At the average carwash with several full- and part-time employees, background and generational gaps are surely present among the staff. With a goal of making the carwash profitable and operating as a well-oiled machine, and putting potential employee differences aside, it is the job and responsibility of the manager to hire properly and keep everyone focused on primary objectives, which include performing at a high level, delivering quality results and providing the utmost in customer service.
Employee retention strategies and creating value in the job are key factors managers as well as owners must consider on a daily basis. In carwashing especially, providing consistent, quality wash results and delivering complete customer satisfaction are contingent on the employees you hire and ultimately retain.
The challenge for veteran managers is once they figure out the best ways to retain and provide job satisfaction to one generation of workers, the next generation — with an entirely new set of values, goals and mindsets — enter, and eventually dominate, the workforce.
Millennials for hire
Recent projections note millennials are on pace to make up half the workforce by 2020. But, according to an article published on pewresearch.org earlier this year citing population estimates released in April 2016 by the U.S. Census Bureau, millennials have already surpassed baby boomers as the country’s largest living generation.
Millennials, whom the article defined as those ages 18-34 in 2015, now number 75.4 million, surpassing the 74.9 million baby boomers (ages 51-69).
As a business manager, have you adequately researched this group of workers so you can effectively manage and retain essentially every other employee within the next five years? If you think being millennial-friendly in the workplace means having a cool company website, maintaining a presence on social media, offering a flexible schedule, having open dialogue about important business decisions and being mobile, you are partially correct.
“There are four generations in the workforce today: baby boomers, generation X, generation Y and millennials,” educates Stacy Feiner, PsyD, Business Psychologist & Executive Coach and author of the book, “Talent Mindset: The Business Owner’s Guide to Building Bench Strength.” “Every generation evolves a unique culture from the one that precedes, relating mostly to forms of self-expression (music, fashion, etc.) and identification with a social cause, such as recycling, plus the impact of technology on the economy [and society].”
While baby boomers tend to work longer hours at the office, millennials never shut off. “[Also], boomers resent being micromanaged while millennials crave continuous feedback,” continues Dr. Feiner. “Boomers organize well around formal roles and hierarchies while millennials value a steady flow of information and a ready venue to exchange ideas.”
While embracing these trends is good for your business, some experts say managing the different generations comprised in the workforce today, including millennials, is not so different than in the past.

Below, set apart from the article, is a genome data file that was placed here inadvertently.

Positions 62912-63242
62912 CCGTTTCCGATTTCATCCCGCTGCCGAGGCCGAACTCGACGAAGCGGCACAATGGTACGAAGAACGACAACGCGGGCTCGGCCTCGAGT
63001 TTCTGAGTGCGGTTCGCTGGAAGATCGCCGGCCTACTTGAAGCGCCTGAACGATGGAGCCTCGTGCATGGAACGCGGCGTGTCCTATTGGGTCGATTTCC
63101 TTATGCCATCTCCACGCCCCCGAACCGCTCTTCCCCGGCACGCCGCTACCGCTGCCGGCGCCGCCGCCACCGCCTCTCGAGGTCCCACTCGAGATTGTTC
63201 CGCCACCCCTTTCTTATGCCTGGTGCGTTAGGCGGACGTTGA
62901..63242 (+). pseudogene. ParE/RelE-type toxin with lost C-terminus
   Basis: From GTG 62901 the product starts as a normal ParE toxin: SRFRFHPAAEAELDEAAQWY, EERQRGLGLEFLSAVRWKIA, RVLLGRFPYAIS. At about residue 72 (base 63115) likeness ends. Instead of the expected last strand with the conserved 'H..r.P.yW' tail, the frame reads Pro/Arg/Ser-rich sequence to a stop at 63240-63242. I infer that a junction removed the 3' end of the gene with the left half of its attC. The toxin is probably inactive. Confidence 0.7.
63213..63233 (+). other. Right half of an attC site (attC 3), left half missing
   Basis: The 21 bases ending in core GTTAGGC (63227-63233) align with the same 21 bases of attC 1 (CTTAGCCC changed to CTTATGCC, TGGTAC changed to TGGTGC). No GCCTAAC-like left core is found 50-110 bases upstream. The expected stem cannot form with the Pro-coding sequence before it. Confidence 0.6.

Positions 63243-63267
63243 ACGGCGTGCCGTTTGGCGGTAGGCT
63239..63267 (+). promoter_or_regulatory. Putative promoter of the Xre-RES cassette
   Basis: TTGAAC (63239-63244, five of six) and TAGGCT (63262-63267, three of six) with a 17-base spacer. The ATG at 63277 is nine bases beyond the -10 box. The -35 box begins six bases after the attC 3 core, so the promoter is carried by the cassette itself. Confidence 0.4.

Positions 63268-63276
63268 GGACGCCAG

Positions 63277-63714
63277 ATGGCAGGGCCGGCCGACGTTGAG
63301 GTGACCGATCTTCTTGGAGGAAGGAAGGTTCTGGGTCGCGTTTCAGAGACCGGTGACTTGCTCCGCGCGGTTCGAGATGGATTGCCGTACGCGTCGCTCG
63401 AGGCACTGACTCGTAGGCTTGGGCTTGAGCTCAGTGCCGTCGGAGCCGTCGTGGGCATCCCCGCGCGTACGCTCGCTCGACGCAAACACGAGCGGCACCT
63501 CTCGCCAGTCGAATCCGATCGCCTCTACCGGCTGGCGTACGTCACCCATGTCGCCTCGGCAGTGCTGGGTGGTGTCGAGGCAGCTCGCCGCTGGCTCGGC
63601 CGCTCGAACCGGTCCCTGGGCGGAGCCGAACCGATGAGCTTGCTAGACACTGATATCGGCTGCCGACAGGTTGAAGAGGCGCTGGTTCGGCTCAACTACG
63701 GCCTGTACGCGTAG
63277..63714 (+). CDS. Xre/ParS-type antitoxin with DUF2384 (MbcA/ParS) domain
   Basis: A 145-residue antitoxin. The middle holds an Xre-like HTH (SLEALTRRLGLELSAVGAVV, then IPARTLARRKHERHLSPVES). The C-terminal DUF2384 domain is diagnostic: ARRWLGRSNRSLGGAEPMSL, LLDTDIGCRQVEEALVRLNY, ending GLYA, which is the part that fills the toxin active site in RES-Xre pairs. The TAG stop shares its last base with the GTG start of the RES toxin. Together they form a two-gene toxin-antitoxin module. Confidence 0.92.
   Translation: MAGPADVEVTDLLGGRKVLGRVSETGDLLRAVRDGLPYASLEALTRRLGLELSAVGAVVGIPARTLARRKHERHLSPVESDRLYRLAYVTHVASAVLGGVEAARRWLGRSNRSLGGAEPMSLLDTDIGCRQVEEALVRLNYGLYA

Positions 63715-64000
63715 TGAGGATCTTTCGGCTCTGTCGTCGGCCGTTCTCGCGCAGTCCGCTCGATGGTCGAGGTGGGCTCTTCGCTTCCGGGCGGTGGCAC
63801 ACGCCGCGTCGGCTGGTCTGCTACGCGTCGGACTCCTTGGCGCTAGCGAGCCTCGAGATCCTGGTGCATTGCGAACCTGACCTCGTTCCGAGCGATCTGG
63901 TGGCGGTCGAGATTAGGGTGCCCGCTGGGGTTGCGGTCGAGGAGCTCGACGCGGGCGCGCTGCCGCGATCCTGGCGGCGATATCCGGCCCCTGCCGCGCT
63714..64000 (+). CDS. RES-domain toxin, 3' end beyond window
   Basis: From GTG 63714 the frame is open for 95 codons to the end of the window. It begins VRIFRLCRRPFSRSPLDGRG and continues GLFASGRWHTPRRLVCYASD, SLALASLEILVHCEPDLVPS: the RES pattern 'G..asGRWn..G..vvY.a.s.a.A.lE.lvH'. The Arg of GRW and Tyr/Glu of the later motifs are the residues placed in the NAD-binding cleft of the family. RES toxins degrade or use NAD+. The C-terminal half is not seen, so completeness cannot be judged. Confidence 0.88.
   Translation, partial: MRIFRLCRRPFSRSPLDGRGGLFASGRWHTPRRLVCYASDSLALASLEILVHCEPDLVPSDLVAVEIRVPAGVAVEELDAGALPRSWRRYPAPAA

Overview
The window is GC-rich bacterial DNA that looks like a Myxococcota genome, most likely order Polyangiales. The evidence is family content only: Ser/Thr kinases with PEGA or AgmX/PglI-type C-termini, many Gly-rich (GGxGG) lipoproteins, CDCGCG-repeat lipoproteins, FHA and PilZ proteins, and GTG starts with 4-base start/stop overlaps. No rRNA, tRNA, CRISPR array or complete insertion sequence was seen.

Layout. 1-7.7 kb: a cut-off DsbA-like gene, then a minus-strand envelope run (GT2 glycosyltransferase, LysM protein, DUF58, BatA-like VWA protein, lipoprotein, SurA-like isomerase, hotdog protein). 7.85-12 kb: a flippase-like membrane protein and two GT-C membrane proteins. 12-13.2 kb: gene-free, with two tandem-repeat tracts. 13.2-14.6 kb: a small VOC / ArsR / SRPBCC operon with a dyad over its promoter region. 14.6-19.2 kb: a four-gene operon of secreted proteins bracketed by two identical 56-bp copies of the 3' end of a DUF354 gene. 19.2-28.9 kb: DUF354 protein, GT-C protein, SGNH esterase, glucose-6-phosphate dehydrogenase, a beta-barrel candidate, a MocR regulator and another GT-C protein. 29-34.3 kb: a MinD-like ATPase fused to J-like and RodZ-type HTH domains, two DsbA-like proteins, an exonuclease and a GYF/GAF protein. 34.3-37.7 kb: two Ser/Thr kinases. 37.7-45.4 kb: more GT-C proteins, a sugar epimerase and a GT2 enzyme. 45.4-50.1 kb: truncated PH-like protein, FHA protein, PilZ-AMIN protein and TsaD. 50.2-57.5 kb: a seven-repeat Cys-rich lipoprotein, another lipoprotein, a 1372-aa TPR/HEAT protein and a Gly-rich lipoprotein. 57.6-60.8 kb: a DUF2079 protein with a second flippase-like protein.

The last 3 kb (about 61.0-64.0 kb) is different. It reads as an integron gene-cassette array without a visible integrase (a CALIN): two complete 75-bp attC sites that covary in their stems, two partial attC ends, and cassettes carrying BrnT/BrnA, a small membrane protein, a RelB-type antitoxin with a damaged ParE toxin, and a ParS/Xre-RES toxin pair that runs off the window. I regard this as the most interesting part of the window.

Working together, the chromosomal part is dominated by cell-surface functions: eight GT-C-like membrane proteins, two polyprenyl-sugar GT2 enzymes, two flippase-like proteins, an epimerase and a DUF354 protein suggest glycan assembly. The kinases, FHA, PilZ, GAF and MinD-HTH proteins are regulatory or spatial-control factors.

Related content: Managing millennials at work
Managing multiple generations
While millennials do seek job opportunities that can satisfy their ability to stay connected, be social and multitask, experts believe getting to know the individual employee is the best way to create job satisfaction, and retention, in the long-term.
“Managers should adjust their leadership style for the people they lead with the stated purpose of increasing every employee’s level of engagement; engagement is tied to productivity,” says Dr. Feiner.
According to Dr. Feiner, managers can increase an employee’s level of engagement when they understand the four key drivers of employee engagement:
- Having clear objectives
- Having the tools to achieve those objectives
- Having an ability to develop new skills and contribute in larger circles
- Having a sense that they are valued and appreciated.
“When managers set out to increase employee engagement in these ways, they can more easily adapt their style in specific ways that improve productivity,” she says.
For some carwashes, turnover is a real issue. And while a variety of components can attribute to turnover, sometimes internal factors, such as retaining and valuing the wrong people within your organization, play a crucial role.
“People leave their jobs first and foremost because of bad managers, and bad managers are usually the result of a distracted owner,” says Dr. Feiner. “No one wants the company to succeed more than the owner; so it is the owner who needs to build a strong and reliable bench of talent. The owner must invest in a talent management system to hire the best people, develop positive and productive employees, and allow top performers to move to other parts of the company even if there is a learning curve.”
Regardless of the generational and background differences of your staff, the good news is that most employees, especially new hires, all pretty much covet the same qualities in an employer; so make sure your company has the right answers to the following questions a prospective employee might ask, including: is the business successful and a place the employee can feel proud working at? Can the job fulfill the employee’s performance level and skillset requirements? Is the pay competitive, and are the business’ employees appreciated? And, is the work fulfilling and enjoyable to perform?
Providing answers to those questions and addressing any issues will help your carwash fill the gaps in hiring and retaining all quality employees.